US President Donald Trump did his successor Joe Biden a favour last week when he sanctioned Turkey under the Countering America’s Adversaries Through Sanctions Act (CAATSA).
The new sanctions, in response to Turkey’s purchase of Russian-made S-400 missile defence systems, were required under US law, and thus all but inevitable. The US State Department has barred American dealings with Turkey’s military procurement body, its chief and three top officials.
In the context of the broader Turkish economy, this amounts to little more than a slap on the wrist. But depending how long they remain in place, the sanctions could do real damage to Turkey’s defence industry, which relies on US imports. That industry has matured a great deal under the Justice and Development Party (AKP), from a $5 billion budget in 2002 to $60bn today, while producing some of the world’s most advanced drones.
Of course, Turkish defence industry leaders will not have forgotten that it was a previous punishment from Washington – an American arms embargo from 1975-78, in response to Turkey’s invasion of Cyprus – that helped spur their sector’s development in the first place. They may see these latest sanctions as another hurdle to overcome, rather than an unprecedented assault.
Turkish President Recep Tayyip Erdogan, unsurprisingly, has decried the sanctions as a blatant attack on a Nato ally. But it is undeniably better for Mr Biden that Mr Trump levied them now, clearing the way for the next administration to take office without being on a direct collision course with Turkey.
Of course, the two sides are not about to change their stripes. Mr Biden's White House is most likely to call for greater respect for human rights, international law and the continued integrity of defence alliances like Nato, while Mr Erdogan's Turkey will remain dogged and challenge the western system at nearly every turn.
US analysts and some officials will, in the days ahead, denounce Mr Erdogan's authoritarianism and probably call for Turkey to be removed from Nato. Turkish analysts will talk of kicking the US and its nuclear weapons out of Incirlik airbase, as Mr Erdogan continues to push the envelope. The Turkish drillship Oruc Reis, which has been accused of aggressive forays into Greek waters, is already back at sea after a brief return to port under the threat of EU sanctions. Ankara is now calling for Greek islands to be demilitarised.
This is precisely why US sanctions will have little longer-term impact. The US-Turkey relationship is nowadays defined largely by disagreements. These include maritime boundaries in the Eastern Mediterranean, the extradition of Turkish dissident cleric Fethullah Gulen, the US alliance with Syrian Kurds and the rule of law. The threats and disputes have become almost mechanical, habitual.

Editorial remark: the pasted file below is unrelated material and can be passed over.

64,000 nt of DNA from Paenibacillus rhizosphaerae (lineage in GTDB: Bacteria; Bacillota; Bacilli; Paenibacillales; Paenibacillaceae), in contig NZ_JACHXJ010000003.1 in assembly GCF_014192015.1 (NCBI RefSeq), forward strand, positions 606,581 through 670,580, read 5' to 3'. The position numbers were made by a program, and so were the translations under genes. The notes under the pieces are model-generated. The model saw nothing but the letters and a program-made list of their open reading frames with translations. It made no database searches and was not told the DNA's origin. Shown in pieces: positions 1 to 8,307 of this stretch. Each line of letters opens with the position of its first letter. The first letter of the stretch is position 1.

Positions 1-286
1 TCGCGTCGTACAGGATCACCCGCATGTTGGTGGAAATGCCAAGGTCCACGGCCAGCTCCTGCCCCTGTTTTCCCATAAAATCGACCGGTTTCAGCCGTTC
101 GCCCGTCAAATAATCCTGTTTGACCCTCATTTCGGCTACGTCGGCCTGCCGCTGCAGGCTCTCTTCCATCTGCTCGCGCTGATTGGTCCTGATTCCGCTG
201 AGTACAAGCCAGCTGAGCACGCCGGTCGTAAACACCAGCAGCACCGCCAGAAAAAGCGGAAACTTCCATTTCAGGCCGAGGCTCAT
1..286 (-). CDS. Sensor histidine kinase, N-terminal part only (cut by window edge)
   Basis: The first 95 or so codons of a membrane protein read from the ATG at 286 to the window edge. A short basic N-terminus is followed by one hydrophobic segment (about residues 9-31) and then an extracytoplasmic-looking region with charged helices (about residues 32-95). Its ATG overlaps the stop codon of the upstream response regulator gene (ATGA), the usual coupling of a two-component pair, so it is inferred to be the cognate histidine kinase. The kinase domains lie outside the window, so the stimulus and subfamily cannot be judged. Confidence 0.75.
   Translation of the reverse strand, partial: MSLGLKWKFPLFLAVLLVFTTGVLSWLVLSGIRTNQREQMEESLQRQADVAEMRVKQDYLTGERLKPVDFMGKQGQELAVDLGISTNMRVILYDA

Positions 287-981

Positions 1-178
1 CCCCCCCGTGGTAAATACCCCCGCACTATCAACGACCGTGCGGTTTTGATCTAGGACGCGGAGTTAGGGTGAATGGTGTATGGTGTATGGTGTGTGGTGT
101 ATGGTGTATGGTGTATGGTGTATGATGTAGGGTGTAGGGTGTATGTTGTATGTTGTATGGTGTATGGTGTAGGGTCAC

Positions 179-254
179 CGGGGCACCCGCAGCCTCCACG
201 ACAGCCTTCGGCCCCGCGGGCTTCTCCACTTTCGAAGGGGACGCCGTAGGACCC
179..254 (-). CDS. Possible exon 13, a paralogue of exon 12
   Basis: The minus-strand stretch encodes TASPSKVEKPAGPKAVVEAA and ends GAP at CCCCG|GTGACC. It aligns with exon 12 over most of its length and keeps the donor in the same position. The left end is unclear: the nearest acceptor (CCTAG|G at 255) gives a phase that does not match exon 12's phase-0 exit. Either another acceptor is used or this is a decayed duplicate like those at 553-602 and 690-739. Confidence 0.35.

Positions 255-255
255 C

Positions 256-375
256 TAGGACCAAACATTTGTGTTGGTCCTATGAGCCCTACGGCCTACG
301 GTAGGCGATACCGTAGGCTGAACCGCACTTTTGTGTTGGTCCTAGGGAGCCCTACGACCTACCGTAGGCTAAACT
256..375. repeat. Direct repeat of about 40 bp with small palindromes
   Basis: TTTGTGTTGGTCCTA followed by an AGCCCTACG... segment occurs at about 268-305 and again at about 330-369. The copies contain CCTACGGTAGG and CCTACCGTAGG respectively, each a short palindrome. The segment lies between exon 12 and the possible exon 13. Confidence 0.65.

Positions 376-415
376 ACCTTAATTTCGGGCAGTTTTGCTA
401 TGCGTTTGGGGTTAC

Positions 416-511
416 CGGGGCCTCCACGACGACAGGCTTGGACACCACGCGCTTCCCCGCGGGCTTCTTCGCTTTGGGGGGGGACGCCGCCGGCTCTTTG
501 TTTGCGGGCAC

As with a bickering elderly couple, nobody fears they will divorce. Turkey is too crucial to Nato’s defence strategy, and it needs the US all the more in the face of regional isolation. It also needs the EU as its economy faces growing hardship.
Key to Mr Biden’s success with respect to Turkey will be his ability to work with European leaders to apply greater pressure on Ankara. That groundwork has already been laid. The US sanctions came a few days after the EU concluded its summit with an agreement to levy sanctions on Turkish individuals and entities linked to Eastern Mediterranean drilling. EU leaders said they would seek to co-ordinate with the White House before deciding on harsher sanctions, such as an arms embargo, at their next summit in March.
That gathering, which will come two months after Mr Biden’s January 20 inauguration, may be a bellwether for Turkey-West relations. If Mr Biden and Mr Erdogan have by then agreed on a plan to lift CAATSA sanctions, the EU may once again revert to a softer approach on Turkey. If Mr Erdogan remains uncompromising, things could take a darker turn.
Despite Mr Trump's stated affinity for Mr Erdogan, some analysts have argued that it was the US President's problematic diplomacy that led to these sanctions in the first place. Throughout 2018 and into 2019, Trump defended Turkey's decision to buy the S-400s, laying the blame on the Obama administration and vowing never to levy sanctions. Now that he has done precisely that, Mr Erdogan likely feels betrayed.
But Mr Trump is now on his way out, and the relatively mild sanctions from both the US and EU represent the “Goldilocks approach”: if the punishments had been harsher, the Turkish economy might be imperilled and Mr Erdogan more willing to lash out; if no sanctions had been levied, Mr Erdogan would feel free to do as he pleases on the high seas and beyond.
This makes for a strong starting point for Mr Biden. The warning shots have been fired and the new administration has an opportunity to take a clear diplomatic stand. Assuming Ankara will want to avoid total degradation of its western alliances, the relationship has a solid chance of starting with compromise, rather than confrontation. Mr Erdogan has already begun to talk of major economic and judicial reforms and has talked up how Mr Biden, in his role as vice president under the previous US administration, visited him at his home.
However the looming Biden-Erdogan talks play out, the battered US-Turkey alliance will stagger on. It’s less than ideal. One would sooner have Nato’s two largest militaries on friendlier terms. But at this point, strained relations is the best these two can do.
David Lepeska is a Turkish and Eastern Mediterranean affairs columnist for The National